Independent Clauses | n. —unusual words about underappreciated music

Bottle Up and Explode write the songs you always thought you knew

September 19, 2011

The Big Bang Theory is one of the best sitcoms on TV right now because it’s nothing but a sitcom. It has a laugh track, quirky characters, and pretty much one situation for the entirety of its existence. In this era of mockumentary sitcoms, dramedies, and other innovative comedy programming, the best comedy is one that doesn’t break any rules. It just does the old rules really, really well.

Bottle Up and Explode‘s Kingsley is the audio analogue of The Big Bang Theory. Bottle Up plays mid-tempo indie-rock that’s well-informed by ’90s pop and ’00s indie-pop melody structures. There are guitar solos (check it, “We Just Want a Party”), Strokes-ian jangle (“Summer in the South”) and tension-laden sparse sections that recall U2 and Bloc Party (“Breakfast”).

What it all adds up to is “Axiomatic,” which features an upbeat riff and perky drumming overlaid with a twinkly guitar line in the verses before blasting into a synth and “yeahiyeahiyeah!” chorus. It’s the sort of song that you swear you’ve heard before, but know you haven’t. It’s the sort of song that propels an EP to the front page of Purevolume.com.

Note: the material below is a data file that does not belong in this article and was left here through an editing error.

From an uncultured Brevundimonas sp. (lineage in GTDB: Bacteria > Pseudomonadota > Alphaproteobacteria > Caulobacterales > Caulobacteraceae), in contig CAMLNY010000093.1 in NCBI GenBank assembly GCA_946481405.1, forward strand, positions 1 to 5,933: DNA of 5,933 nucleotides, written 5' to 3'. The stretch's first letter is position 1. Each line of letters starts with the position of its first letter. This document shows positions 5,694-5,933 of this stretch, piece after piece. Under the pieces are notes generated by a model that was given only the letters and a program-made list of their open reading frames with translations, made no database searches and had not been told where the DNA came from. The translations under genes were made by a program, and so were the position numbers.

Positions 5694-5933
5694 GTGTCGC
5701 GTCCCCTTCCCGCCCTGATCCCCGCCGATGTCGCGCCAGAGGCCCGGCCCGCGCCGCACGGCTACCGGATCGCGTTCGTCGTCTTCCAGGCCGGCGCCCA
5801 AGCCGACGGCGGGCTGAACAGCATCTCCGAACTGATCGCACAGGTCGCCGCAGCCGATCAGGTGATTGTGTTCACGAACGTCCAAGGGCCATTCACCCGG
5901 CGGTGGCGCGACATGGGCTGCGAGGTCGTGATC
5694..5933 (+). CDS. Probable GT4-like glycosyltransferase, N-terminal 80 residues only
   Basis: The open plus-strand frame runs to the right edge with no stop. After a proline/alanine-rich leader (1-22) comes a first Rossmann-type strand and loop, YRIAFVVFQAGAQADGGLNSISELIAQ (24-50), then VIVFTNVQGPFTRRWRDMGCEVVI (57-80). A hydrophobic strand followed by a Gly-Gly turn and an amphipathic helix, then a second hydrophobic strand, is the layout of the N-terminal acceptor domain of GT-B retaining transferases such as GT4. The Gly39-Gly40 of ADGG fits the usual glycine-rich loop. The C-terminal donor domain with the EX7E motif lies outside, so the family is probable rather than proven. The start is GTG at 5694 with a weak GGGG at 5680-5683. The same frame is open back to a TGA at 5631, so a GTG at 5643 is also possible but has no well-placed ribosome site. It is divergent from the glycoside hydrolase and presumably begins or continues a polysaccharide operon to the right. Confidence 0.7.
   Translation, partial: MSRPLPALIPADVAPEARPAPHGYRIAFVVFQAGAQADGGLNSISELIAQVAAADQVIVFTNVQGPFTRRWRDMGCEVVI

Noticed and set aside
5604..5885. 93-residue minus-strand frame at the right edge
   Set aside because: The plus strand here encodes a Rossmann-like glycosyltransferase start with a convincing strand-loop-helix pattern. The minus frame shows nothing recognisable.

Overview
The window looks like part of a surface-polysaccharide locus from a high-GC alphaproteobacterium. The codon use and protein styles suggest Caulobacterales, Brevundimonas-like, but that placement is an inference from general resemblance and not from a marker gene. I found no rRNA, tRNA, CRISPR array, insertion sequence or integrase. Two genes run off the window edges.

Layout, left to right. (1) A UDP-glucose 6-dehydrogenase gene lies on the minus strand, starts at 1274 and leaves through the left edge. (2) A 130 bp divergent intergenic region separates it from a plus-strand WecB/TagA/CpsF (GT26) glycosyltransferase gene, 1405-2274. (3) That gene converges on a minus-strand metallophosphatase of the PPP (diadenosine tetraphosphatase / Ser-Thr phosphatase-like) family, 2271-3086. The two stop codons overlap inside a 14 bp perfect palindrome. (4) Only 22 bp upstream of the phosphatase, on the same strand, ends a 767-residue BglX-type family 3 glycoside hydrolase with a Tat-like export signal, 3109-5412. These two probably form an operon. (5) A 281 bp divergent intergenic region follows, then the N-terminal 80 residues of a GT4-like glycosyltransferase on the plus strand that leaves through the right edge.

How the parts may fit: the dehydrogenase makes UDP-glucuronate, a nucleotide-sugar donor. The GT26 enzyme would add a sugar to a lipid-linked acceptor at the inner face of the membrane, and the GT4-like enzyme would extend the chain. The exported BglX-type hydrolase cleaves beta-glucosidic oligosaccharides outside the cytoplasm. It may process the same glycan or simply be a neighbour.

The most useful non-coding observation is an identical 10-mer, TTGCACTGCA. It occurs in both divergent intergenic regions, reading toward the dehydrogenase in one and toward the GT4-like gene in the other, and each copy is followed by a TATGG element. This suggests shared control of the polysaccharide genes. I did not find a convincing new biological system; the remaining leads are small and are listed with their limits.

But the songwriting isn’t the only feature that sets this apart. If a song is one part what you wrote and another how you played it, Bottle Up has both sides covered. The tunes here are pulled off with a swagger that sells it easily. Vocalist Chris Cargile has a voice that conveys emotion and enthusiasm without losing the sense of cool that is fundamental to his timbre and Bottle Up and Explode’s sound. Cargile doesn’t sound disaffected, he sounds measured — excited when it’s exciting, chill when it’s chill. Yes, like the name.

The six-song, seven-track Kingsley (“Axiomatic” gets an acoustic version) is a blast to hear. Bottle Up and Explode is in firm control of its sound, and that allows them to do thingswith it instead of be at its mercy. Summer may be ending, but parties don’t, and I can hear “Axiomatic” at your next (and next and next) shindig. Jump on this.

Stephen Carradini and friends write reviews of bands that are trying to make the next step in their careers.

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